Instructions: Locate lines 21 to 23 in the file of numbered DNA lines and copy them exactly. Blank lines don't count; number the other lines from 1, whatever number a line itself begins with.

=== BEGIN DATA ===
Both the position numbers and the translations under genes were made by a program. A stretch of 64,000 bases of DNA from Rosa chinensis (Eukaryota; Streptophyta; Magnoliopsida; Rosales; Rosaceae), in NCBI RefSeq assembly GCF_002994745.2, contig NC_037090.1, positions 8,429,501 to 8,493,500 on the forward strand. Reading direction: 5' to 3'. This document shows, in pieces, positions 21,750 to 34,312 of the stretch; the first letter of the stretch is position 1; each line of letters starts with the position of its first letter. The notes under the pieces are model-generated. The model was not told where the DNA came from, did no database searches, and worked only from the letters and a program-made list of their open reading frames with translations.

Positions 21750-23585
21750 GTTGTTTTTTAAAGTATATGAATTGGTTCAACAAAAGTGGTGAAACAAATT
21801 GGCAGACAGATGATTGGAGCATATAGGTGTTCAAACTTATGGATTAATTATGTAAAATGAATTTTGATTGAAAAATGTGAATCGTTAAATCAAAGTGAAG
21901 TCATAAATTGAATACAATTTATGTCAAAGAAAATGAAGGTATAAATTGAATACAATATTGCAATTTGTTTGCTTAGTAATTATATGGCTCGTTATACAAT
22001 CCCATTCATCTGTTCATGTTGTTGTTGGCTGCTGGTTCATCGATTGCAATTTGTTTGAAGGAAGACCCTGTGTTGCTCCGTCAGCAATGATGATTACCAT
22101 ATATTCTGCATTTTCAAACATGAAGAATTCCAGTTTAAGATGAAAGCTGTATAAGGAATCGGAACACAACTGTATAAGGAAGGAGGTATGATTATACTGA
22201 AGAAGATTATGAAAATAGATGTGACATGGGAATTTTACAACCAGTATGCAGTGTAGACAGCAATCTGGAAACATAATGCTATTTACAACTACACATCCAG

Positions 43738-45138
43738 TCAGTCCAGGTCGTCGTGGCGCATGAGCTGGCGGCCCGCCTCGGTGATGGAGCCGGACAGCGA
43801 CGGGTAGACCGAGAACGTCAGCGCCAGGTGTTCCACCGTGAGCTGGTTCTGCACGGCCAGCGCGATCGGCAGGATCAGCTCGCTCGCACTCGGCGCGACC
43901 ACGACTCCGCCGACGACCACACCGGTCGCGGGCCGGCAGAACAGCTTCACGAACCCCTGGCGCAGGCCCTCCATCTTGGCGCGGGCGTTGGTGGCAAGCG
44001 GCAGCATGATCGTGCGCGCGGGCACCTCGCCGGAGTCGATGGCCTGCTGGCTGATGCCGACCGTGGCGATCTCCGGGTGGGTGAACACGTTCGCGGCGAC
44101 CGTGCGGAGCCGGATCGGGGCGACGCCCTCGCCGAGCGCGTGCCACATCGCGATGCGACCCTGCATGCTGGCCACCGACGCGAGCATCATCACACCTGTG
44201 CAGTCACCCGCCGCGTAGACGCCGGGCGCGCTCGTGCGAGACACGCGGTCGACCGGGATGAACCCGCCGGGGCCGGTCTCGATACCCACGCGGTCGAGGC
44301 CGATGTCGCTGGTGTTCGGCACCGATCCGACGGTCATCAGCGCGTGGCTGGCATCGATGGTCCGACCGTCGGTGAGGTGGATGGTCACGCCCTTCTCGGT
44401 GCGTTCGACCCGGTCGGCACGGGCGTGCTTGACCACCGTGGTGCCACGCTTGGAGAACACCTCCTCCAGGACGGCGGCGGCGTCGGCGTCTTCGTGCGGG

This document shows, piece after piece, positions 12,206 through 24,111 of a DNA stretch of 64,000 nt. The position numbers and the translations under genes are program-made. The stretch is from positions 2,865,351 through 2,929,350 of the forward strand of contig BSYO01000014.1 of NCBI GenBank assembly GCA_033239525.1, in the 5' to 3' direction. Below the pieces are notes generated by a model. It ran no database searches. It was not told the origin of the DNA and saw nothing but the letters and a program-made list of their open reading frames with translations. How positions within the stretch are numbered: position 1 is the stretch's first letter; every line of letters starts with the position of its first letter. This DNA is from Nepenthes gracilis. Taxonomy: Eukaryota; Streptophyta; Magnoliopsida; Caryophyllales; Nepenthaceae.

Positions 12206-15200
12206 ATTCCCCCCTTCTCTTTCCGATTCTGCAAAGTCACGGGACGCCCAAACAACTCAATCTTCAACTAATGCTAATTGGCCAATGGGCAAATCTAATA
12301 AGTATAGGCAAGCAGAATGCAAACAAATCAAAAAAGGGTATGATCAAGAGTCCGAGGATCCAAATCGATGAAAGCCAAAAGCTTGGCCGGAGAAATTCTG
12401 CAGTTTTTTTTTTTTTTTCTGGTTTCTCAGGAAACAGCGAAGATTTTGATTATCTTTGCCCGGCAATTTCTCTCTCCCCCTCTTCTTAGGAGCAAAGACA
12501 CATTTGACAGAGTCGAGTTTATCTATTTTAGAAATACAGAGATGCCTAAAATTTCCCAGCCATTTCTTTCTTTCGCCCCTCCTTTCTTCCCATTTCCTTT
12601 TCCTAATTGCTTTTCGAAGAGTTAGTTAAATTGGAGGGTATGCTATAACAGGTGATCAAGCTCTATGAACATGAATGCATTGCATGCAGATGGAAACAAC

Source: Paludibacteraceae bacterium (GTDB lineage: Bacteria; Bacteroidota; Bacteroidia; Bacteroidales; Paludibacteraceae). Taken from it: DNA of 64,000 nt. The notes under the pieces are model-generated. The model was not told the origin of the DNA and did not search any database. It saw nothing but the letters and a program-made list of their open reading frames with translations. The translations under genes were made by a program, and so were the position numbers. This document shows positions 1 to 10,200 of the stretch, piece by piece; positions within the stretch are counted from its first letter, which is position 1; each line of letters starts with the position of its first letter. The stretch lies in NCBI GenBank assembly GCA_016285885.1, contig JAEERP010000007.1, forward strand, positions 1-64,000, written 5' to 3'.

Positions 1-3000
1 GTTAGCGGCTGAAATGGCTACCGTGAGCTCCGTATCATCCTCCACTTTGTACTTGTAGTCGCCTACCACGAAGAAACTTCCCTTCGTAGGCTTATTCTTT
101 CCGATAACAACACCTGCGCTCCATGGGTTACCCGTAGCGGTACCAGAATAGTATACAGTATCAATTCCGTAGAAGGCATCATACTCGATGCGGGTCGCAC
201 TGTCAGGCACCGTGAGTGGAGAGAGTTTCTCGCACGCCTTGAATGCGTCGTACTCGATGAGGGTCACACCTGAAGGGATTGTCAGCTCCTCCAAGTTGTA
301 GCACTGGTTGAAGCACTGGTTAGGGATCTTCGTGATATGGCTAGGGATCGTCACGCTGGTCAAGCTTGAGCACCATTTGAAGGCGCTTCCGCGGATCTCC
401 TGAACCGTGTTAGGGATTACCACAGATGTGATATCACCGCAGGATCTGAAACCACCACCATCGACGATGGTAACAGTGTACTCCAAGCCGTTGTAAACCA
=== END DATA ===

12301 AGTATAGGCAAGCAGAATGCAAACAAATCAAAAAAGGGTATGATCAAGAGTCCGAGGATCCAAATCGATGAAAGCCAAAAGCTTGGCCGGAGAAATTCTG
12401 CAGTTTTTTTTTTTTTTTCTGGTTTCTCAGGAAACAGCGAAGATTTTGATTATCTTTGCCCGGCAATTTCTCTCTCCCCCTCTTCTTAGGAGCAAAGACA
12501 CATTTGACAGAGTCGAGTTTATCTATTTTAGAAATACAGAGATGCCTAAAATTTCCCAGCCATTTCTTTCTTTCGCCCCTCCTTTCTTCCCATTTCCTTT